Social networks are disrupted by the deportations, but, on the other hand, the deported have to reorient themselves again and again, without possessions and often even without a phone. This in fact strengthens community ties, as people rely on mutual support in order to deal with the situation.

For the city of Tangier, the previous northern migration hub across the Strait of Gibraltar, large-scale raids and evictions are nothing new. The neighbourhood of Boukhalef has been evicted so many times, sometimes with lethal violence, that after a mass eviction most of the former residents have left the area and searched for shelter elsewhere or even outside the city.[15] (At the end of 2016, King Mohamed VI launched the second regularisation campaign of paperless travellers. At the same time, ironically, there were extensive checks, arrests and evictions throughout the country as well as deportations to the Algerian border and the south of the country. Women and children were among those deported. This had happened much less in previous years.[16] In 2017, for the first time since 2005, expulsions were conducted not only within the Moroccan state but also to the respective countries of origin.[17] This was ramped up in 2018 and that dynamic has continued throughout 2019, as was reported on by us in our regular publications.)

On 9 August, the police arrested a sick sub saharan national in front of a hospital in Tangier. Our contacts report to AP that the man had a heart disease and carried his medical papers, but nevertheless he was arrested by the authorities and brought to an unknown destination.[18] This is not the first time the Moroccan authorities have forced sick people into overcrowded cells or onto a bus to the south, and we strongly condemn the police’s structural racist and violent actions (as with any arrests and deportation practices)!

Two days later, on 11th of August, 3 AP members were again arrested in Tangier despite possessing legal papers. They were deported to the south. All of them had been arrested and pushed out several times already, as we reported in previous reports. The fact that the same repression mechanisms keep on being repeated means that we have become “used” to messages from our comrades from a deportation bus or a prison cell. This is, on reflection, really very worrying.

On 30 August, a US-American citizen spoke out against his having been arrested in Rabat and expelled to Bni Mellal in March this year, just simply because he was black. Despite his protest, he was arrested and deported with around 30 sub saharan travellers to the south. His experience went viral.[19] This example displays once again the structural racism and racial profiling of the Moroccan police.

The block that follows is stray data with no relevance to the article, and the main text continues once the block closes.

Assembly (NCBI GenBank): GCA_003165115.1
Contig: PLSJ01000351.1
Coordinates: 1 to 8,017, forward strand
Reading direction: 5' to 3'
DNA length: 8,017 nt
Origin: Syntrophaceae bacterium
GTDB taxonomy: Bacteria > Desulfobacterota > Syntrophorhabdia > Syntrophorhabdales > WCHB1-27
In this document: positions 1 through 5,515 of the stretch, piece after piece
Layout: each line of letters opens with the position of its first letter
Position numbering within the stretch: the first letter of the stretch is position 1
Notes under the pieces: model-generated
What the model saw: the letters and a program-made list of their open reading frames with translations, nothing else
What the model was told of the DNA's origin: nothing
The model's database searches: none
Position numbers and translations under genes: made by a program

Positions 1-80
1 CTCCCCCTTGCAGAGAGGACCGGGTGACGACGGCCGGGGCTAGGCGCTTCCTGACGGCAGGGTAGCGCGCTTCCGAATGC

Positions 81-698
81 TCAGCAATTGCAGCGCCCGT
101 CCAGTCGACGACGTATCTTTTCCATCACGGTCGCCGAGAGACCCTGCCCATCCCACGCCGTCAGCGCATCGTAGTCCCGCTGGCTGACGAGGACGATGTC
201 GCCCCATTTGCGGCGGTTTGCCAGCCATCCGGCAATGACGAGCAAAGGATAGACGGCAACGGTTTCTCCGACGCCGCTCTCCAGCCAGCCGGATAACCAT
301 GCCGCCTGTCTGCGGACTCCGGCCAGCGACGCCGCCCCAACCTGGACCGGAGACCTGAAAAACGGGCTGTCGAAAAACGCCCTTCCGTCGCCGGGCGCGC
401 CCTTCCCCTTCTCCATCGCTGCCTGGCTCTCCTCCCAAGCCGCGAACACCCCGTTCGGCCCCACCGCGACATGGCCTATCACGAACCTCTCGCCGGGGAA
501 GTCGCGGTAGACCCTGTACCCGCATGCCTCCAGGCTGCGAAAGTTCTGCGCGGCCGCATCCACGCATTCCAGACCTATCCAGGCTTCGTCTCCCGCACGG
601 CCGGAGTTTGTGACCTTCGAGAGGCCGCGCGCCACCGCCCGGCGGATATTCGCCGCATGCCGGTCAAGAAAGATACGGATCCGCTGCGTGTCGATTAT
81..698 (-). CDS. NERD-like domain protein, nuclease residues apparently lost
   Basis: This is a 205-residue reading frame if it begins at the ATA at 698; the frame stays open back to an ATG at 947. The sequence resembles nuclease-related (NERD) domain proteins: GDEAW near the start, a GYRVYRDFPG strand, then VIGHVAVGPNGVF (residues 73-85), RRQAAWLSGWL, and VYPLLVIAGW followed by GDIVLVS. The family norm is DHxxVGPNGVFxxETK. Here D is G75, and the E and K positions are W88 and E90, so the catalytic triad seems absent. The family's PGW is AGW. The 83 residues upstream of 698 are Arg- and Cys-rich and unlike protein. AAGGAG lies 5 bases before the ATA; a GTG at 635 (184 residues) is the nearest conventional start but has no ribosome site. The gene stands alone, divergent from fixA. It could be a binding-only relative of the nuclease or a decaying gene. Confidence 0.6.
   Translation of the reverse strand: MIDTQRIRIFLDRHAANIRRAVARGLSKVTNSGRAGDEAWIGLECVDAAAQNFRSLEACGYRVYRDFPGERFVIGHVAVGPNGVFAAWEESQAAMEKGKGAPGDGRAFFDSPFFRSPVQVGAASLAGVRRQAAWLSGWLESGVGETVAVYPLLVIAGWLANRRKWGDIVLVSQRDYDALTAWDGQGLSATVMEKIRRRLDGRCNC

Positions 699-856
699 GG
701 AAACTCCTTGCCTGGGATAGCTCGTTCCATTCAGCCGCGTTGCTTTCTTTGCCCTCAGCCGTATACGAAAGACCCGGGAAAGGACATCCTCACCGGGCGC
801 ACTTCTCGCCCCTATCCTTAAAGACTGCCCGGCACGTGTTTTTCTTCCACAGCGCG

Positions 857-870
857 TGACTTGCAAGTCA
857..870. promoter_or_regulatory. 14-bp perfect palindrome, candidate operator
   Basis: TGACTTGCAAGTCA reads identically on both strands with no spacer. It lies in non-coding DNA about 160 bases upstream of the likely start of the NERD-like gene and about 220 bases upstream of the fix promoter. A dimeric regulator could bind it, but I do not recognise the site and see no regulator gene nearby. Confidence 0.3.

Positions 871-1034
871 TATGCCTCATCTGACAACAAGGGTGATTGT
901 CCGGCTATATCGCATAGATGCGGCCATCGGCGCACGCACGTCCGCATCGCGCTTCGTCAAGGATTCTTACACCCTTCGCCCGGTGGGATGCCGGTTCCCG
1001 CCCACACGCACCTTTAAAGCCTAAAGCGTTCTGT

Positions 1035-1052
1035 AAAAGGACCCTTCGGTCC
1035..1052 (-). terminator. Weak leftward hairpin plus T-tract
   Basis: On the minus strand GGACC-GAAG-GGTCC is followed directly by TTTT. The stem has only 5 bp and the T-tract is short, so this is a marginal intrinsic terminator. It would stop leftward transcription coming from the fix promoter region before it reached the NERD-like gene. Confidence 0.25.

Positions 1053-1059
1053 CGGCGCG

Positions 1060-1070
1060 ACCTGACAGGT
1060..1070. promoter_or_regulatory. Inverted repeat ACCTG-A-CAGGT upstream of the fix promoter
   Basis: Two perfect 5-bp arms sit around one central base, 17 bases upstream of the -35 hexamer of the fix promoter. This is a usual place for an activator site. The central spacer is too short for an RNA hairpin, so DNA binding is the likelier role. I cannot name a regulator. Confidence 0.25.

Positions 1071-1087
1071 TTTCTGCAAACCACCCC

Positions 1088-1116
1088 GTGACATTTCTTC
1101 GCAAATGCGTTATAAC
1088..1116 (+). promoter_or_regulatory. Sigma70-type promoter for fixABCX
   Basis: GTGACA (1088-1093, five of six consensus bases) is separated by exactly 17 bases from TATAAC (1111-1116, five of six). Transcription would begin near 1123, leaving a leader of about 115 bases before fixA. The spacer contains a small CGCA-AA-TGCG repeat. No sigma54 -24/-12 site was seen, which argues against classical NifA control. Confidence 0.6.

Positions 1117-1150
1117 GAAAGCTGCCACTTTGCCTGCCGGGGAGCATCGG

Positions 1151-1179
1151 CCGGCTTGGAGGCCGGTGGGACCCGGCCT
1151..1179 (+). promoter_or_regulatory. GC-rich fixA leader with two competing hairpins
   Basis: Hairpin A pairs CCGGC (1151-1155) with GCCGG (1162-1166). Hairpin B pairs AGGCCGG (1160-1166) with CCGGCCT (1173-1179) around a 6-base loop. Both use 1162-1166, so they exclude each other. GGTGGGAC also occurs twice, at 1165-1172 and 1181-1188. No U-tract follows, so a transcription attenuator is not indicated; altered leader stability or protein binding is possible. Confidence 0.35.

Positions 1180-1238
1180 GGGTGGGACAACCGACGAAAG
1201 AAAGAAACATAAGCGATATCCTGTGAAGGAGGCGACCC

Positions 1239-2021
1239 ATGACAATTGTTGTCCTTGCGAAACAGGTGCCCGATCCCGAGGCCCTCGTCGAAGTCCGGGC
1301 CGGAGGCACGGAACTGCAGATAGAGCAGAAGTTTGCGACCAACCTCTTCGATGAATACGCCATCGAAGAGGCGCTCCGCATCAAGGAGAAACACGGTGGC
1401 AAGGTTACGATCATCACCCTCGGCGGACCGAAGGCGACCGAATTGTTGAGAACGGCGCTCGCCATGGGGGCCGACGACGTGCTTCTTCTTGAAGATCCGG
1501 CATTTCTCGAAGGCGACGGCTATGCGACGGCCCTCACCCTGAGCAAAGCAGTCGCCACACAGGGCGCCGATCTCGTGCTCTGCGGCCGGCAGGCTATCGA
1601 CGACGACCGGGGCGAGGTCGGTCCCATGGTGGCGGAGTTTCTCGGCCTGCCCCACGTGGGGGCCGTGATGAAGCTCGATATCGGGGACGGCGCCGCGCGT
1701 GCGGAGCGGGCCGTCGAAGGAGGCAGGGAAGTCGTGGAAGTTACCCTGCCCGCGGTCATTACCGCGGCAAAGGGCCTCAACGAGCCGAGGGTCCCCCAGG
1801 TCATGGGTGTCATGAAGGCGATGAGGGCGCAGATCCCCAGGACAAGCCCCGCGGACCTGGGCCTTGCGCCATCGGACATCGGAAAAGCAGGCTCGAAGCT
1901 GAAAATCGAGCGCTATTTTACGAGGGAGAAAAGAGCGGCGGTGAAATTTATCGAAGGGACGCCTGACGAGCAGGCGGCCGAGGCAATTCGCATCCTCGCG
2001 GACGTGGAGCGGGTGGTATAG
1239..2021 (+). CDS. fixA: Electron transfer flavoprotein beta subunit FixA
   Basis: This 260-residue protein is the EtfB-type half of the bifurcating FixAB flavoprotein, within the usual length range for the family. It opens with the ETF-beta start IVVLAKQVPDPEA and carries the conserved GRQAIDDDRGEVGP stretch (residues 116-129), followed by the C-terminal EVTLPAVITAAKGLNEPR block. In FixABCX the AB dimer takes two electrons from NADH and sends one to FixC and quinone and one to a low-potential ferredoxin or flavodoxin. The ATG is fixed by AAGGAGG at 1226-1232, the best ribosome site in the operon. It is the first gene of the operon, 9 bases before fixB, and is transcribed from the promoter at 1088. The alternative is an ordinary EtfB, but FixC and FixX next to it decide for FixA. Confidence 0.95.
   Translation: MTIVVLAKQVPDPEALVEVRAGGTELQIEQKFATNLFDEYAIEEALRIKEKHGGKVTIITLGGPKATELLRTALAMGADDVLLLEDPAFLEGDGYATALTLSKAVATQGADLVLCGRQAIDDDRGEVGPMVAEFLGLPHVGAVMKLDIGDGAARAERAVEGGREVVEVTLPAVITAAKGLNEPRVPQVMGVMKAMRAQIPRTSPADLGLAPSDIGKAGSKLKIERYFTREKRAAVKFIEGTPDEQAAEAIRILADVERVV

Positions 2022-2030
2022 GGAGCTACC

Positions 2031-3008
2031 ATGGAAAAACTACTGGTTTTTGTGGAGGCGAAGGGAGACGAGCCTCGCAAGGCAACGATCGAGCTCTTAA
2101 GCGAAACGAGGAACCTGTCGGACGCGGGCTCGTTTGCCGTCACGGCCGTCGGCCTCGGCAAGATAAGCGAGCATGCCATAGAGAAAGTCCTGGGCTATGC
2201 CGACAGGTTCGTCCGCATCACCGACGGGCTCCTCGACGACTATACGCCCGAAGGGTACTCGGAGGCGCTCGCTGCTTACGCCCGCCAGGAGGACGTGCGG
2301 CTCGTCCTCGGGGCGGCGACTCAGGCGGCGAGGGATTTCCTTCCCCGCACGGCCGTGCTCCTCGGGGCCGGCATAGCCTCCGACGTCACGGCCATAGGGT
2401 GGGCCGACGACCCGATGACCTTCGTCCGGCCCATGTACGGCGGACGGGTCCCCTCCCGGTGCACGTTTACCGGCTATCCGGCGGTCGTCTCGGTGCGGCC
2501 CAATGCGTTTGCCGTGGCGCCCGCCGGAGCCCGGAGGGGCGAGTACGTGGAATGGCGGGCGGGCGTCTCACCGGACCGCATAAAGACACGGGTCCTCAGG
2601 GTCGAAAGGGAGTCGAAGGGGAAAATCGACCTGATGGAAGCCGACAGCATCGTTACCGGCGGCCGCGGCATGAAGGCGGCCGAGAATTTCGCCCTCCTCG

Reports about the violent police operations were made throughout the whole period covered by this report:


[“Good morning big family Ap I assure you the time are very heavy in Tanger, arrests that continue massively in the neighbourhoods of tanger, last night three buses full of male, female, pregnant and children have been driven back towards the south”]

[“They continue to enter the migrants’ homes, they chase, they rob and torture with beatings sometimes”]

Tangier was the former migration hub and jumping off point for Sub Saharan travellers trying to reach Europe via the Strait of Gibraltar, which is 14km at its most narrow. These days, Tangier is simply a daily hustle for black people who risk getting caught by the police at any time, at home, in cafés, on the streets, in the market, and who risk being attacked, even in daylight, by gangs and also even by individual perpetrators.

Crossing attempts by sub saharan travellers declined remarkably, as it is not easy to organise crossings and the coastline is heavily militarised. Even if the travellers could reach the water, most of the boats are intercepted by the Moroccan Navy as the Spanish engagement in Search and Rescue reduced significantly.

Maghrebian nationals have different forms and possibility of organisation and still manage from time to time to cross Europe’s southernmost maritime border. Some really remarkable journeys of courageous travellers still result in Boza!, victory!. On 5 September, a fisherman detected just 2 people in distress in a tiny rubber boat, fighting with the waves in the Strait of Gibraltar. He alerted the Spanish rescue organisation Salvamento Marítimo and waited in the vicinity of the boat until the rescue asset arrived.[20] Other remarkable crossings include the convoy of 59 travellers that was rescued to Spain on the 3 August, carrying 7 women, and the incredible number of 51 minors and 1 child (all Maghreb nationals).[21]

2.2 Nador and the forests

The number of crossing attempts from Nador has also declined significantly during the last few months, as has the number of Sub Saharan travellers staying in the forests in the city’s surroundings. Nevertheless, repression and military presence is still intensifying, with the Moroccan forces even installing permanent bases in the forests.One such base is in Bolingo. They are trying, through their constant presence, to deter the travellers from building new camps in the forests. Raids and police operations intensified during the last two months with the Moroccan forces patrolling the forests both day and night. The mountainous terrain, full of rocks and fissures, is a death trap for people fleeing armed assailants in the dead of night.